Thursday, October 25, 2007

Negotiations around Darfur get underway this week. To succeed mediators must build on past successes and learn from past mistakes. Otherwise, Sudan will risk a return to broader conflict. A few key lessons should guide the way that the United Nations and African Union handle the talks.

Invite the right players. Those who negotiated the Darfur Peace Agreement (DPA) in 2006 in Abuja had questionable legitimacy back home. The groups that participated in those talks have continued to splinter, revealing their limited strength. Widespread rejection of the agreement on the ground has underlined the fragile connection to the citizenry. Preparations for talks already seem to be sending some wrong signals; access to decision-making is limited for those not bearing arms. Pre-negotiations have been plagued by further fragmentation of movements. Some attribute recent attacks on African Union peacekeeping troops to rebels aspiring to a place at the negotiating table.

The Libya negotiations must recognize those with a true constituency and a commitment to peace and reconstruction; otherwise they will lose credibility as they begin.

Ensure accountability and transparency. To succeed on the ground, negotiations must be locally owned; that can only be achieved by ensuring those at the talks are held accountable to Darfurian society. Mediators should allow civil society to observe and provide input to the talks. Doing so will ensure that parties remember to reflect the concerns and priorities of the citizenry.

The benefits of an open process are manifold; it will strengthen the negotiating process as well as any agreement; it may also help speed resolution of the conflict. In Liberia, the peace negotiations only concluded when women in civil society forced negotiators to forge on; until then, grandstanding and delaying tactics were a mainstay of discussions. In Guatemala, deadlocked negotiations revived and concluded successfully after robust civil-society participation was organized.



Giving civil society a real role also will increase the likelihood that an accord is broadly accepted. The Abuja negotiations didn’t enable Darfurian citizens to hold the parties accountable. They also didn’t bring the population along; there was little reporting back during the process and there was insufficient immediate-term outreach following signature.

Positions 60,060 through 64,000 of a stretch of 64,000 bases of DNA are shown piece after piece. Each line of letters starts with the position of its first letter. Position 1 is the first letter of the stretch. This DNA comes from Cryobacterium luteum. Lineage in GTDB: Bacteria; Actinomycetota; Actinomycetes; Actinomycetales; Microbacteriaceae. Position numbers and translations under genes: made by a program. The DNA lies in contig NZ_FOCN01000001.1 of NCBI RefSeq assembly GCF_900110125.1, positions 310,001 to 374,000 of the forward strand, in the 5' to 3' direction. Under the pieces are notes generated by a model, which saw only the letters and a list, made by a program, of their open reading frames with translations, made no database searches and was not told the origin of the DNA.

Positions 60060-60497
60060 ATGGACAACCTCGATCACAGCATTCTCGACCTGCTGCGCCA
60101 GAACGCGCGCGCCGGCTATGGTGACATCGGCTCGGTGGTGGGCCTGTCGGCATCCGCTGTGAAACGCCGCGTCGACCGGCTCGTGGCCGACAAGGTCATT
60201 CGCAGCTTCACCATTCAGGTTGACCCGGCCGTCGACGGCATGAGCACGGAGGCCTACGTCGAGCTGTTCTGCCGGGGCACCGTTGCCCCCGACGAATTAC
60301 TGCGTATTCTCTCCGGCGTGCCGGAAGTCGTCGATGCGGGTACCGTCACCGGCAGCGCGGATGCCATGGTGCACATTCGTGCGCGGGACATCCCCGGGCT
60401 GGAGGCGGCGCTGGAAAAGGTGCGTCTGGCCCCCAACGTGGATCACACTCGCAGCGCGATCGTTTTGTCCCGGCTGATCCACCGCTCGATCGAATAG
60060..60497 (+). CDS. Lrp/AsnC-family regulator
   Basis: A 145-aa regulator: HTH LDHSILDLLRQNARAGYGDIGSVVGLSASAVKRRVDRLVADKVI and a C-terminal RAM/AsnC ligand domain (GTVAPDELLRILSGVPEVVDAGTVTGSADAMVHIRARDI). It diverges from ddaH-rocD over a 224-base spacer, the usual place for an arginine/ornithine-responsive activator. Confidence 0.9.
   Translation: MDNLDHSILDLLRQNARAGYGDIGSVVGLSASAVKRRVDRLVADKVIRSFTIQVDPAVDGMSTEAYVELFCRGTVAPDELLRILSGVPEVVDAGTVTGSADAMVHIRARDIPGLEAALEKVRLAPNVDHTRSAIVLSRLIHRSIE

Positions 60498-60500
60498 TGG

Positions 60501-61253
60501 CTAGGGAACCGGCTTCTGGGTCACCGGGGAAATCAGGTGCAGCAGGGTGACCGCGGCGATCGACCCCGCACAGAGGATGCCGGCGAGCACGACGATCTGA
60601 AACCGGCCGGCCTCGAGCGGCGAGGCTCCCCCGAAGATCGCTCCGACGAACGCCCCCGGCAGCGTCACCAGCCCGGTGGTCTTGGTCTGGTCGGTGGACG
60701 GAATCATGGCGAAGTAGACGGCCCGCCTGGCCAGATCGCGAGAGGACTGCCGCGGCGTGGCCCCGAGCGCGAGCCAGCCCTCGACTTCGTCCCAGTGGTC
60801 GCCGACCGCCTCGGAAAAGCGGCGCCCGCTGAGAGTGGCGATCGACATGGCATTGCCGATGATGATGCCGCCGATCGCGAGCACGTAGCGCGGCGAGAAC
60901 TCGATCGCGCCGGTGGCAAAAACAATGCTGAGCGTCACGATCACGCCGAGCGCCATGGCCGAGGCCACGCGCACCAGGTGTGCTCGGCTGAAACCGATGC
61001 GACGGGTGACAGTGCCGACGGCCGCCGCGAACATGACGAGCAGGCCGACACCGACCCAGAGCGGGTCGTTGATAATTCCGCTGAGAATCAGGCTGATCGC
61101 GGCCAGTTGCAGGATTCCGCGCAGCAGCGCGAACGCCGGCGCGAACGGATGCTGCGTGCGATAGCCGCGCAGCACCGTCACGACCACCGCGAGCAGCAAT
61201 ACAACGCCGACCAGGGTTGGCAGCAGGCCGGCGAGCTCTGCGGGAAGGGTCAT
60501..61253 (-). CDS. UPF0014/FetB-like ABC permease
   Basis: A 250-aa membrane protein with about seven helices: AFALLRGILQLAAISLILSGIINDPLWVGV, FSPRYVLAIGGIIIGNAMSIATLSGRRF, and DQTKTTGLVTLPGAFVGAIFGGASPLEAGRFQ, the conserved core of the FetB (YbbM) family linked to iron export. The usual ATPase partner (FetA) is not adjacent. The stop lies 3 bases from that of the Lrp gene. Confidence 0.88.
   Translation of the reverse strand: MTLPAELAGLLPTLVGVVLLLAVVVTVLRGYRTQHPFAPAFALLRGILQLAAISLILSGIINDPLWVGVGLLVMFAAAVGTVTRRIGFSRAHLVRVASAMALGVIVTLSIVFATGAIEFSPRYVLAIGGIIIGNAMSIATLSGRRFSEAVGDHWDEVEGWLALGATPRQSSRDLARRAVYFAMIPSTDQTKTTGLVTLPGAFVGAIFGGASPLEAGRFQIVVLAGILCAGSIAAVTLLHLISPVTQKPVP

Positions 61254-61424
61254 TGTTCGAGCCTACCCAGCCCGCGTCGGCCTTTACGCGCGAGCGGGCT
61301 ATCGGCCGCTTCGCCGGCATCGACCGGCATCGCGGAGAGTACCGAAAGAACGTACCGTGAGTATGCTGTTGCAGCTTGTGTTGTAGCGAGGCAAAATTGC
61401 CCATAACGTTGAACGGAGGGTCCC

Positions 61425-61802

A reporting mechanism is needed to excite Darfurians about progress, make certain negotiators are answerable to the population and to guarantee an agreement with popular support.

Use the negotiations to enable and support local movements for peace. There are many more peace builders than warriors in Darfur. We must harness their calls for an end to the conflict and to put pressure on the negotiating parties. The Darfur-Darfur Dialogue and Consultation process has done important work consulting with constituencies. Now it is time to give stakeholders a voice and allow them influence.

Giving civil society a voice in the negotiations will elevate and increase the legitimacy of peace builders. It also will facilitate reconstruction. Once a settlement is signed, the hard work of rebuilding communities and reconstructing society will begin; much of that will be done by nongovernmental organizations and others who had nothing to do with the conflict. Bringing them into the planning will help consolidate peace and guarantee that rebuilding proceeds smoothly and effectively.

Finally, build on and nurture the Comprehensive Peace Agreement (CPA). The CPA was signed in 2005 with much fanfare, as it ended more than 20 years of civil war between northern and southern Sudan. It is a strong agreement that must form the backbone for enduring national peace. But today the CPA is imperiled. The Southern People’s Liberation Movement has suspended participation in the national government; implementation of key provisions of the agreement is bogged down by disagreement and severe delays. The international focus on Darfur has shifted attention away from national peace-building process, hindering progress.

We must not lose site of the broader struggle for peace in Sudan as we grapple with the challenge of Darfur. The international community must buttress efforts to revitalize the CPA as mediators work to end the bloodshed in Darfur. Any efforts to drive forward talks must be careful not to jeopardize broader national stability. We must all remain keenly aware that any agreement must remain grounded in the broader national reality.

Peace-building in Sudan is complicated, not impossible. To succeed it will require creative forethought and a deliberate process. By bringing all the people of Sudan into the process, we are more likely to negotiate a peace that will endure.

Carla Koppell is director of the Initiative for Inclusive Security.

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